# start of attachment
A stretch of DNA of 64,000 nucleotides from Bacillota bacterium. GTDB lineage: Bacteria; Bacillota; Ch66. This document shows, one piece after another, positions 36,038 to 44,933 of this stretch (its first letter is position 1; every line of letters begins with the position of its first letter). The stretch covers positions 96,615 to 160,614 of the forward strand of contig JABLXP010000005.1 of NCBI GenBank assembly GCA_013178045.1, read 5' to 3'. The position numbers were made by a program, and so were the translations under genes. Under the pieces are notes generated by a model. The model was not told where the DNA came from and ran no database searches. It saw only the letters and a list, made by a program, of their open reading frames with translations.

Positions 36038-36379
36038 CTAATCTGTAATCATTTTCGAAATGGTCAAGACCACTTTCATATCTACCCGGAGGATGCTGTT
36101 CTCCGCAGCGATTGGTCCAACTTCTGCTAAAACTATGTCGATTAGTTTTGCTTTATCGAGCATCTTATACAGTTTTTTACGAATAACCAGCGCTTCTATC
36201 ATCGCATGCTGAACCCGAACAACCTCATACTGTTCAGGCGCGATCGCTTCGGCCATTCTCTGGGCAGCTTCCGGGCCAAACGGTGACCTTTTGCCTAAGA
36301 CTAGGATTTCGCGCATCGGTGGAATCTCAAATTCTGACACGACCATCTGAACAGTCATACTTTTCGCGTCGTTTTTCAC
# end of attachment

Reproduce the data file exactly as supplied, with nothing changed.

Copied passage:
A stretch of DNA of 64,000 nucleotides from Bacillota bacterium. GTDB lineage: Bacteria; Bacillota; Ch66. This document shows, one piece after another, positions 36,038 to 44,933 of this stretch (its first letter is position 1; every line of letters begins with the position of its first letter). The stretch covers positions 96,615 to 160,614 of the forward strand of contig JABLXP010000005.1 of NCBI GenBank assembly GCA_013178045.1, read 5' to 3'. The position numbers were made by a program, and so were the translations under genes. Under the pieces are notes generated by a model. The model was not told where the DNA came from and ran no database searches. It saw only the letters and a list, made by a program, of their open reading frames with translations.

Positions 36038-36379
36038 CTAATCTGTAATCATTTTCGAAATGGTCAAGACCACTTTCATATCTACCCGGAGGATGCTGTT
36101 CTCCGCAGCGATTGGTCCAACTTCTGCTAAAACTATGTCGATTAGTTTTGCTTTATCGAGCATCTTATACAGTTTTTTACGAATAACCAGCGCTTCTATC
36201 ATCGCATGCTGAACCCGAACAACCTCATACTGTTCAGGCGCGATCGCTTCGGCCATTCTCTGGGCAGCTTCCGGGCCAAACGGTGACCTTTTGCCTAAGA
36301 CTAGGATTTCGCGCATCGGTGGAATCTCAAATTCTGACACGACCATCTGAACAGTCATACTTTTCGCGTCGTTTTTCAC